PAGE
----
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Firefighters See Fate's Fickle Side

Nature: As the largest wildfire in Colorado's history rages, flames cut an imaginary line: That on one side is destroyed, all on the other is spared.


WESTCREEK, Colo. — There is no official name for the line in the dirt that divides the rambling timber house--clean and unscorched--and the smoking, charred remains of forest just 10 feet away, the line where the fire burned and smoked and raged, and then simply turned and moved elsewhere, sparing the house.

Many would call it the line of sheer chance. How else to explain what a firestorm kills and what it passes by? Here at the Mountain Communities Volunteer Fire Department, these were lines of war--the place where dozens of firefighters stood in or near their own neighborhoods, hacked out fire lines, hosed down woodpiles, hauled out brush, and dared the largest wildfire in Colorado history to take their own homes.

By Friday, two sides of the fire station were ringed with a line of scorched earth, and volunteer firefighters from all over the timbered hill communities near here fanned out into the canyons, stamping out still-smoldering ash piles, cutting down trees that nursed fire deep inside them, and driving by their own homes to see which had been saved and which had not.

"We actually thought we lost our home the first time. It was pretty emotional. Then, the fire came back, and by that time, it was, 'OK, you're either going to take my house or you're not. Just get on with it so we can get on with doing our jobs,' " said Mary Reeder, a volunteer paramedic supervisor and the mother of a preschooler, who was on mop-up duty Friday.

The 137,000-acre Hayman fire--still raging along a 100-mile-long perimeter--passed through these communities twice in the last week. Each time, volunteers and professional firefighters from nearby Woodland Park, Manitou Springs and Colorado Springs put up a ferocious defense, sometimes fighting to save a house as a 150-foot-tall wall of flame sweeping through the crowns of trees roared over their heads only a few feet away.

They set up firebreaks around homes, hosed down houses as a firestorm that sounded like a freight train marched on their backs, sometimes dropped and ran for their lives when the fire got too close, came back and fought for the same house again when the firestorm started to move on.

"One of the statements that's been made is that firefighters were running. It made it sound like some were heroes, and some weren't. No, that's not the way it was. I know, because I was one of those who ran," said Mike Dannenberg, who strategizes housing protection for the Northern Rockies National Incident Management Team.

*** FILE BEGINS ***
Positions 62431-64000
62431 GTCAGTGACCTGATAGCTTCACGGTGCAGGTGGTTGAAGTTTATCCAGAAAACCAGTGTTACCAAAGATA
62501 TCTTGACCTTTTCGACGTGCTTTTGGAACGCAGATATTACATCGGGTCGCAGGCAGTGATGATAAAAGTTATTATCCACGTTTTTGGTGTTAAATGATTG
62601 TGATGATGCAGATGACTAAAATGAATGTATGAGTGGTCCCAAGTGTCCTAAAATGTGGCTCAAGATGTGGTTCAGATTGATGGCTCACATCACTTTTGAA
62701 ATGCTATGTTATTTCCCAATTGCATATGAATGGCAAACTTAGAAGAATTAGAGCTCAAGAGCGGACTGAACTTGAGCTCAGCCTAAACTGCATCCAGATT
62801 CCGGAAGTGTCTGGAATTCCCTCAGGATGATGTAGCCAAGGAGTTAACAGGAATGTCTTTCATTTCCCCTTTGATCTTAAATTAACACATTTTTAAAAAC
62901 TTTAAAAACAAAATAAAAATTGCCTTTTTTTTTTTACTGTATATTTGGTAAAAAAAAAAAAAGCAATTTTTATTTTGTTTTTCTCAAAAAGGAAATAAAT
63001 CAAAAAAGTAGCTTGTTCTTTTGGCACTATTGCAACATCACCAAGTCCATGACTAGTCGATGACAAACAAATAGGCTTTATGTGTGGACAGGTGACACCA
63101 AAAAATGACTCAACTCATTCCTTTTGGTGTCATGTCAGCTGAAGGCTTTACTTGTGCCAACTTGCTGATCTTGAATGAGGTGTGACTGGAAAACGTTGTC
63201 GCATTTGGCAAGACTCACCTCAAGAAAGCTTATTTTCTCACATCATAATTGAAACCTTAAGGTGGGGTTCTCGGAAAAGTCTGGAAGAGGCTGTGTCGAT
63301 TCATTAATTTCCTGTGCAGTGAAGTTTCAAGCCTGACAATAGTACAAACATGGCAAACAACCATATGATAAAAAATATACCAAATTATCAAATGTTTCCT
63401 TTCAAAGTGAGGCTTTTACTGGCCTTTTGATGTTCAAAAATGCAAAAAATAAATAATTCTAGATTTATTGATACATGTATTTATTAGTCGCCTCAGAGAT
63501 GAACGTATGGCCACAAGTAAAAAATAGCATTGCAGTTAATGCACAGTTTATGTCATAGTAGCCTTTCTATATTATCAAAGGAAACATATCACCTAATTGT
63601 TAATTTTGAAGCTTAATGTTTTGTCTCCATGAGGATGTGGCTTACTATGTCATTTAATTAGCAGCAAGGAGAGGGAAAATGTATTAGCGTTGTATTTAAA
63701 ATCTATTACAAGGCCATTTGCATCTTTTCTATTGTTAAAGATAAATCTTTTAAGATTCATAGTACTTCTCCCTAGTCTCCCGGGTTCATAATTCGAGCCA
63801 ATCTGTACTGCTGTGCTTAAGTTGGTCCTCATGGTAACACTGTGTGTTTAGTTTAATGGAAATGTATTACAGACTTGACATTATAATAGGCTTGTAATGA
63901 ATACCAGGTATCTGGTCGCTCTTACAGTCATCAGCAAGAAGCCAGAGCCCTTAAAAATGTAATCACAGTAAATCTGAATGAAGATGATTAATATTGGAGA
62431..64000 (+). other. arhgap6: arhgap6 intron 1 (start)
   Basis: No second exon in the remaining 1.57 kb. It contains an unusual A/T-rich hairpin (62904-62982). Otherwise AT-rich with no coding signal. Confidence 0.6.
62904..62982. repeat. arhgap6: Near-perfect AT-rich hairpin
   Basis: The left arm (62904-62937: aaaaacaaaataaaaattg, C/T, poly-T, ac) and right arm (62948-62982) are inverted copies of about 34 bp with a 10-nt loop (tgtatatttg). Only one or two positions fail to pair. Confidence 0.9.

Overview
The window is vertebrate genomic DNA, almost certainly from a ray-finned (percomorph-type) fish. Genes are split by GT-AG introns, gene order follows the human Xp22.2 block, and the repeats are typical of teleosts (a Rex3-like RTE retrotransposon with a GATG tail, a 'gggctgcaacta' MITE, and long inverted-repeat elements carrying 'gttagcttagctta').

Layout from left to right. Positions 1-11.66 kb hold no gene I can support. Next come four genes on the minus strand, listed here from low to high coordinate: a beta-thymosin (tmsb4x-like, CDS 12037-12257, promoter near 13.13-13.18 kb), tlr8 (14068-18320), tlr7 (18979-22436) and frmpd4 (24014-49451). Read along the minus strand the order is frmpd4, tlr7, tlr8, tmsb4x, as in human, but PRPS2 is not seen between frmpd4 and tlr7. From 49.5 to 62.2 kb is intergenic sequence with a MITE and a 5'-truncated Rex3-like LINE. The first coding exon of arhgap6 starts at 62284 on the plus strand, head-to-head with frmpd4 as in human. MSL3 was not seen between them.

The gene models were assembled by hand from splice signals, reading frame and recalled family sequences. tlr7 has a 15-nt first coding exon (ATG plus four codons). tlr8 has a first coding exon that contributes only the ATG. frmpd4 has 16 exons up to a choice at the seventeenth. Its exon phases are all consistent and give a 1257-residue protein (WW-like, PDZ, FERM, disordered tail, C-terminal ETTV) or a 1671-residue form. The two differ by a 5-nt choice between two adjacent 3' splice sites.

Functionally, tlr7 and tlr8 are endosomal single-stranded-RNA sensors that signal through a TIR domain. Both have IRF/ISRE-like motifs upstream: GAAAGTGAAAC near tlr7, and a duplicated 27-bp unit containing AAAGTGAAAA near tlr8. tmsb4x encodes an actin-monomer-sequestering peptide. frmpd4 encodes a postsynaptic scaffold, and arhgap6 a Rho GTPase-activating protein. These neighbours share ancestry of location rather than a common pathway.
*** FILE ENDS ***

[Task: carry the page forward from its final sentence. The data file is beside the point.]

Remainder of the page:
"The house we got chased out of, one tree torched, another tree torched, and within seconds all the trees torched. Yeah, we ran. We didn't even have time to unplug the hose from the engine. We took off dragging the hose, because of the heat of the thing," Dannenberg said. "But I want to tell you that the firefighters up here were some of the bravest firefighters I've ever seen. They were protecting their neighbors' homes, and in some cases their own homes."

When it was over, at least two firefighters had lost their homes. Reeder, who had dropped off her 3-year-old daughter with her husband's parents and came back to work, returned to her house after the fire passed and found the line of fire within 30 feet of the side door.

Alex Henson, an 18-year-old volunteer, watched as his parents were evacuated from the neighborhood and stayed behind to fight with the department. He dropped by the house with a video camera shortly after the fire so he could tell his parents of the family's fate: The shed is gone, he said, but "the house is fine."

Henson said firefighters spent most of the first week of the fire preparing the Westcreek neighborhood's 60 or more houses for the inevitable approach of the fire, making sure as much brush, wood, and other fuel as possible was cleared away. Then, on Monday, as the fire began to burn along the ridges behind the fire station, they gathered around the station and waited. When burning ashes rained down on the station house and the fire roared less than a quarter of a mile behind them, they climbed into the trucks and drove down to a staging area.

"It was the most intense fire I've ever seen," said Tyler Lambert, a professional station captain from the Northeast Teller Fire Department who has been volunteering his days off on the wildfire. "It was moving fast. It came from Sheep Nose to Trail Creek--two miles--in 15 minutes."

In nearby Turkey Rock Estates, a combination of volunteer and professional firefighters mounted a daylong stand against a massive firestorm that swept through Tuesday. In some cases they fought house to house as it roared through the wooded drainage.

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